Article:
After creating the new user account your first impulse might be to assign ownership over the Apache installation to it. I see that often, but do not do it. For Apache to run on port 80, it must be started by the user root. Allowing any other account to have write access to the httpd binary would give that account privileges to execute anything as root.
This problem would occur, for example, if an attacker broke into the system. Working as the Apache user (httpd), he would be able to replace the httpd binary with something else and shut the web server down. The administrator, thinking the web server had crashed, would log in and attempt to start it again and would have fallen into the trap of executing a Trojan program.
That is why we make sure only root has write access:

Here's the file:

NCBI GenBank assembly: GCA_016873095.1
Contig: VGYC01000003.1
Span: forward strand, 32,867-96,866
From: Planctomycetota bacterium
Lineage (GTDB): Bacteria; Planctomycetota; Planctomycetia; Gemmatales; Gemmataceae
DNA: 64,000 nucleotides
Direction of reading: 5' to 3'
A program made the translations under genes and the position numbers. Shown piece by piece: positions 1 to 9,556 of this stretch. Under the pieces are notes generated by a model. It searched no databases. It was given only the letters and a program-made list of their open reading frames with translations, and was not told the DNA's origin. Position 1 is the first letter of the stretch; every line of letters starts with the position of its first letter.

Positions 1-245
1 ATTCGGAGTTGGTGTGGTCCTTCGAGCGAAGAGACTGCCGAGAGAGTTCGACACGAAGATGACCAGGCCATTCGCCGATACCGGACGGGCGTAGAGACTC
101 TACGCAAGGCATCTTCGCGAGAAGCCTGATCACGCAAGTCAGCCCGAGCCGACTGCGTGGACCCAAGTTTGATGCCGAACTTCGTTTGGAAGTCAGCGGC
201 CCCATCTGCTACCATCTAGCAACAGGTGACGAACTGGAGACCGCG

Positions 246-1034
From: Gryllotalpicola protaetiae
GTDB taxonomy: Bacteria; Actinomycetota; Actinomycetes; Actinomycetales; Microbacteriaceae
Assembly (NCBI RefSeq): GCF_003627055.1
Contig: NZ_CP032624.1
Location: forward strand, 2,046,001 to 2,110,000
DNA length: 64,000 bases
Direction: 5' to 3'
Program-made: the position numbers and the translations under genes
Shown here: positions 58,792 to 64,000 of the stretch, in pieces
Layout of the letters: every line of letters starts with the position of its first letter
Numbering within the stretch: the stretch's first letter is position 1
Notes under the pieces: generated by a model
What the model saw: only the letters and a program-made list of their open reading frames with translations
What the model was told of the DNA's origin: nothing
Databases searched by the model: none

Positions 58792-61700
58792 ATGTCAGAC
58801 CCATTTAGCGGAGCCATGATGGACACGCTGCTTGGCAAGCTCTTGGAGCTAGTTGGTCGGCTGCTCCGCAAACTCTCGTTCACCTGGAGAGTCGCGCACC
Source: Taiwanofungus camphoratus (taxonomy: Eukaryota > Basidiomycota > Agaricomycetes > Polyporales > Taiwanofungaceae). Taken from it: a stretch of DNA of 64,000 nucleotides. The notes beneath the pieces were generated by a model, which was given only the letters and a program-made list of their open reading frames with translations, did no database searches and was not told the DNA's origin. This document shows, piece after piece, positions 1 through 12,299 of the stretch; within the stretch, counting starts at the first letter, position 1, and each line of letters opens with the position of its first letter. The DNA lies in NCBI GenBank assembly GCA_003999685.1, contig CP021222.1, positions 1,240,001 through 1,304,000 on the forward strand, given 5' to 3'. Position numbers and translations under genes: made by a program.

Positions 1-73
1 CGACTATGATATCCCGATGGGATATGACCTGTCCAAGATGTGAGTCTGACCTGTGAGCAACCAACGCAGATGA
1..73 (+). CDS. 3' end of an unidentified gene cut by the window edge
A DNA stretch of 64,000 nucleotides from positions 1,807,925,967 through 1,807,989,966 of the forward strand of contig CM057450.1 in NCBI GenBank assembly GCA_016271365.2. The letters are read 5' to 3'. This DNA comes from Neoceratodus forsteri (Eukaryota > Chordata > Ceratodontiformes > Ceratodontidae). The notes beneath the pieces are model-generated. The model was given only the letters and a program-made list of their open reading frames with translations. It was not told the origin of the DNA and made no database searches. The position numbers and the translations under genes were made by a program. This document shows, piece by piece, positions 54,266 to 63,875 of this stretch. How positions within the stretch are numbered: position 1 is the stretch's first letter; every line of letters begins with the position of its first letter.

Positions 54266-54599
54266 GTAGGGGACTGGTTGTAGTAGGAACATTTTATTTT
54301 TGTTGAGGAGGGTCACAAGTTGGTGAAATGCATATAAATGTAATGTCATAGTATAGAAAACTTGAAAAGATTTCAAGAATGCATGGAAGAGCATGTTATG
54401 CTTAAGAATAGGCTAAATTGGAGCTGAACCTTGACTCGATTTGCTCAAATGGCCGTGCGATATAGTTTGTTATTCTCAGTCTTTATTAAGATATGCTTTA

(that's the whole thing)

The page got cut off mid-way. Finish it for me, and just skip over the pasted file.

Unless told otherwise, Apache will serve any file it can access. This is probably not what most people want; a configuration error could accidentally expose vital system files to anyone caring to look. To change this, we would deny access to the complete filesystem and then allow access to the document root only by placing the following directives in the httpd.conf configuration file:
<Directory /> Order Deny,Allow Deny from all </Directory> <Directory /var/www/htdocs> Order Allow,Deny Allow from all </Directory>